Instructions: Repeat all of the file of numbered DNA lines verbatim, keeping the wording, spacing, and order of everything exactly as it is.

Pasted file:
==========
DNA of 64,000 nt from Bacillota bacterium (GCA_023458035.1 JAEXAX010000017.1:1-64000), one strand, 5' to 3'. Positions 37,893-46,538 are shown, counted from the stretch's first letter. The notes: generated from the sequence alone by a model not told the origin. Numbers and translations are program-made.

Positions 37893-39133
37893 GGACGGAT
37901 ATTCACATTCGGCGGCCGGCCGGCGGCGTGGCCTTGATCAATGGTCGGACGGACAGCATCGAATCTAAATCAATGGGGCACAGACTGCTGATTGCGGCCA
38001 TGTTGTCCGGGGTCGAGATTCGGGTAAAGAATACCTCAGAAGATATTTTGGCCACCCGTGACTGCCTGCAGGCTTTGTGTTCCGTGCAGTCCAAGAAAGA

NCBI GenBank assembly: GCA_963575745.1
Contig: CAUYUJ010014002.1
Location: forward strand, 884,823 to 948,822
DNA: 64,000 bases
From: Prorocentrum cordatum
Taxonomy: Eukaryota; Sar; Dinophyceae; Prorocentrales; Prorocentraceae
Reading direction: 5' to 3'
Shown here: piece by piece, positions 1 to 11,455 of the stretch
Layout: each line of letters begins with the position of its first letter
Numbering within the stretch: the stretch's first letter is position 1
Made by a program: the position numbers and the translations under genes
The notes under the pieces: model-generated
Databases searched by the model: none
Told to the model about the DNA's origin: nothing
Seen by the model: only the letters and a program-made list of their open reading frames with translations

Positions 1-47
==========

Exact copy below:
DNA of 64,000 nt from Bacillota bacterium (GCA_023458035.1 JAEXAX010000017.1:1-64000), one strand, 5' to 3'. Positions 37,893-46,538 are shown, counted from the stretch's first letter. The notes: generated from the sequence alone by a model not told the origin. Numbers and translations are program-made.

Positions 37893-39133
37893 GGACGGAT
37901 ATTCACATTCGGCGGCCGGCCGGCGGCGTGGCCTTGATCAATGGTCGGACGGACAGCATCGAATCTAAATCAATGGGGCACAGACTGCTGATTGCGGCCA
38001 TGTTGTCCGGGGTCGAGATTCGGGTAAAGAATACCTCAGAAGATATTTTGGCCACCCGTGACTGCCTGCAGGCTTTGTGTTCCGTGCAGTCCAAGAAAGA

NCBI GenBank assembly: GCA_963575745.1
Contig: CAUYUJ010014002.1
Location: forward strand, 884,823 to 948,822
DNA: 64,000 bases
From: Prorocentrum cordatum
Taxonomy: Eukaryota; Sar; Dinophyceae; Prorocentrales; Prorocentraceae
Reading direction: 5' to 3'
Shown here: piece by piece, positions 1 to 11,455 of the stretch
Layout: each line of letters begins with the position of its first letter
Numbering within the stretch: the stretch's first letter is position 1
Made by a program: the position numbers and the translations under genes
The notes under the pieces: model-generated
Databases searched by the model: none
Told to the model about the DNA's origin: nothing
Seen by the model: only the letters and a program-made list of their open reading frames with translations

Positions 1-47